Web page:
11 July 2024

“We still have a long way to go towards true democracy.
The fight for justice is never easy,
but as the dawn always comes
change for a better future is now in our hands.”

This is part of Sirikan Charoensiri’s speech, after she took to the stage to accept the “Justice for Democracy Defenders” award at the Albie Awards in New York City in September 2023, organised by the Clooney Foundation for Justice, founded by George Clooney and Amal Clooney.

Sirikan and Pawinee Chumsri are two female lawyers at the Thai Lawyers for Human Rights (TLHR), among other activists around the world, who received the prestigious recognition. Described as the Oscars for justice defenders, both Sirikan and Pawinee feel proud of this achievement, as it means the international community has recognised their advocacy and, most importantly, the people’s fight for democracy in Thailand.

“My first impression was that, wow! It was really like a red carpet, you know?” Sirikan says as recalls the moment at the Albie Awards. “But my feeling, though, was that we are not alone and what we’re doing in Thailand, which is to defend democracy and the rule of law and human rights in Thailand, has been recognised.”

“At first we thought that we were only known among Thais, or certain groups of people. We never thought that our works would be recognised internationally,” said Pawinee, adding that not everyone was aware of the political situation in Thailand, as most people think of Thailand only for food and tourism.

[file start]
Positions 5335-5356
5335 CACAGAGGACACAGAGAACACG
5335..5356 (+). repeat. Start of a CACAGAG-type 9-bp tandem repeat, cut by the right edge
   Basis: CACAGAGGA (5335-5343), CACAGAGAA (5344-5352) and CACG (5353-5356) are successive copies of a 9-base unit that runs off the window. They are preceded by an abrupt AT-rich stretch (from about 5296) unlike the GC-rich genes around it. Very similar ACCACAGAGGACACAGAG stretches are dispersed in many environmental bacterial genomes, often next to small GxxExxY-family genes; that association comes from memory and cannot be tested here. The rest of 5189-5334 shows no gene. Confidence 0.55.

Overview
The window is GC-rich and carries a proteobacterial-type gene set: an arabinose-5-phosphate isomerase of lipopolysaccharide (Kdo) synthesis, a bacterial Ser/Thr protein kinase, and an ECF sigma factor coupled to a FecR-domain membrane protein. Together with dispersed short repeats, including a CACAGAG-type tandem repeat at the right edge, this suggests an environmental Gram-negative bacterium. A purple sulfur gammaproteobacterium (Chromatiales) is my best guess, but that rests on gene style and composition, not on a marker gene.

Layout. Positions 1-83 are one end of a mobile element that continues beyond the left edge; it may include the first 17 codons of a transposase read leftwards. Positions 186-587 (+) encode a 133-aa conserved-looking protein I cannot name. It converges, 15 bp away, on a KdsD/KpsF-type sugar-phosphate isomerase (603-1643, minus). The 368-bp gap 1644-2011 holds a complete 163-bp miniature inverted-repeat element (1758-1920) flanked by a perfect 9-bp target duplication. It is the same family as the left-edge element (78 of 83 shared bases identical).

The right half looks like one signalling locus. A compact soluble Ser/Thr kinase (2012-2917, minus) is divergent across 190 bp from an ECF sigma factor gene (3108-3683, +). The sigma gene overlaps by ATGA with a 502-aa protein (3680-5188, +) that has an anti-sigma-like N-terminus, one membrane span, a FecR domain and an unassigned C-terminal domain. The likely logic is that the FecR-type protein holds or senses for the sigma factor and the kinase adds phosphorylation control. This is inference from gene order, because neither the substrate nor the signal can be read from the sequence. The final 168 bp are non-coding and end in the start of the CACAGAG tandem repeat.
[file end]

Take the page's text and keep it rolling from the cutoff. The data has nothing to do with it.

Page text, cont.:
“Some people have visited Thailand, knowing that we have great food and beautiful beaches, but some are also aware that Thailand is in a democratic crisis, with political demonstrations and prosecutions, but they are not aware of the details. After they came to the Albie Awards, they started to understand the situation and they told us that they will place more importance on human rights and democracy the next time they come to Thailand.”

Democracy in crisis

When it comes to democracy, Sirikan feels that the country has made progress, but is also finding itself going ‘10 steps’ backwards. She especially blames military coups and the prosecutions of young protesters joining demonstrations for what she describes as Thailand’s “democratic decline”.

The Thai Lawyers for Human Rights group was established in 2014, right after the military coup led by General Prayut Chan-o-cha, by a group of human rights lawyers and social activists. The TLHR became widely recognised for its work, particularly for helping and speaking up for protesters who were arrested during the anti-establishment demonstrations in 2020-2021, many of whom were persecuted for violating the draconian lèse majesté law and the state of emergency decree. The protesters’ three key demands at the time were the resignation of then-prime minister Prayut, reform of the monarchy and a redrafting of the Constitution.